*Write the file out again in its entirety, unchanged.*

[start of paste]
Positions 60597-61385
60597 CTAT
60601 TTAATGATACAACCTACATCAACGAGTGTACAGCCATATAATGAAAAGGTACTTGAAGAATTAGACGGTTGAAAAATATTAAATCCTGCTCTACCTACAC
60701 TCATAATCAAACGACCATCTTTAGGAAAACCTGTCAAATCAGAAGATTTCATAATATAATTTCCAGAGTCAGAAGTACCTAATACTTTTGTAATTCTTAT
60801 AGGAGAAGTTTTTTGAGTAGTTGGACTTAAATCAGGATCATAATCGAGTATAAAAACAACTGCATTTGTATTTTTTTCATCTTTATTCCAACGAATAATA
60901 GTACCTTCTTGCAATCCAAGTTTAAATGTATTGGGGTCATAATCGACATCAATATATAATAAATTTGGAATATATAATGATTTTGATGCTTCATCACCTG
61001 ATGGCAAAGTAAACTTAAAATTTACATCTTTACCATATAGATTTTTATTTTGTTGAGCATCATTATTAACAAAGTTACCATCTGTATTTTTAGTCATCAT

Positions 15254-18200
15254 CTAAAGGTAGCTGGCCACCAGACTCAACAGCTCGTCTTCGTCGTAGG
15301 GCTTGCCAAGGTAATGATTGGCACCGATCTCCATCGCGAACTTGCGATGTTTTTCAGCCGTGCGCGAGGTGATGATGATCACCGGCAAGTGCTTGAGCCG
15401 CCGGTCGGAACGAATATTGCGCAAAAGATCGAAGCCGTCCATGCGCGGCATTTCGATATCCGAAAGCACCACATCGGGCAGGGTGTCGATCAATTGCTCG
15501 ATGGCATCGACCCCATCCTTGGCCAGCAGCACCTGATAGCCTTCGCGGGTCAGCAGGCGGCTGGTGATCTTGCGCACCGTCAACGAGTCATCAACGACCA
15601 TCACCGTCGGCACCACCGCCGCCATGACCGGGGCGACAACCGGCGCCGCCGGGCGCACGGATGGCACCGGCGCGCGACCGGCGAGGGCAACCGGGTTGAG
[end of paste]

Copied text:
Positions 60597-61385
60597 CTAT
60601 TTAATGATACAACCTACATCAACGAGTGTACAGCCATATAATGAAAAGGTACTTGAAGAATTAGACGGTTGAAAAATATTAAATCCTGCTCTACCTACAC
60701 TCATAATCAAACGACCATCTTTAGGAAAACCTGTCAAATCAGAAGATTTCATAATATAATTTCCAGAGTCAGAAGTACCTAATACTTTTGTAATTCTTAT
60801 AGGAGAAGTTTTTTGAGTAGTTGGACTTAAATCAGGATCATAATCGAGTATAAAAACAACTGCATTTGTATTTTTTTCATCTTTATTCCAACGAATAATA
60901 GTACCTTCTTGCAATCCAAGTTTAAATGTATTGGGGTCATAATCGACATCAATATATAATAAATTTGGAATATATAATGATTTTGATGCTTCATCACCTG
61001 ATGGCAAAGTAAACTTAAAATTTACATCTTTACCATATAGATTTTTATTTTGTTGAGCATCATTATTAACAAAGTTACCATCTGTATTTTTAGTCATCAT

Positions 15254-18200
15254 CTAAAGGTAGCTGGCCACCAGACTCAACAGCTCGTCTTCGTCGTAGG
15301 GCTTGCCAAGGTAATGATTGGCACCGATCTCCATCGCGAACTTGCGATGTTTTTCAGCCGTGCGCGAGGTGATGATGATCACCGGCAAGTGCTTGAGCCG
15401 CCGGTCGGAACGAATATTGCGCAAAAGATCGAAGCCGTCCATGCGCGGCATTTCGATATCCGAAAGCACCACATCGGGCAGGGTGTCGATCAATTGCTCG
15501 ATGGCATCGACCCCATCCTTGGCCAGCAGCACCTGATAGCCTTCGCGGGTCAGCAGGCGGCTGGTGATCTTGCGCACCGTCAACGAGTCATCAACGACCA
15601 TCACCGTCGGCACCACCGCCGCCATGACCGGGGCGACAACCGGCGCCGCCGGGCGCACGGATGGCACCGGCGCGCGACCGGCGAGGGCAACCGGGTTGAG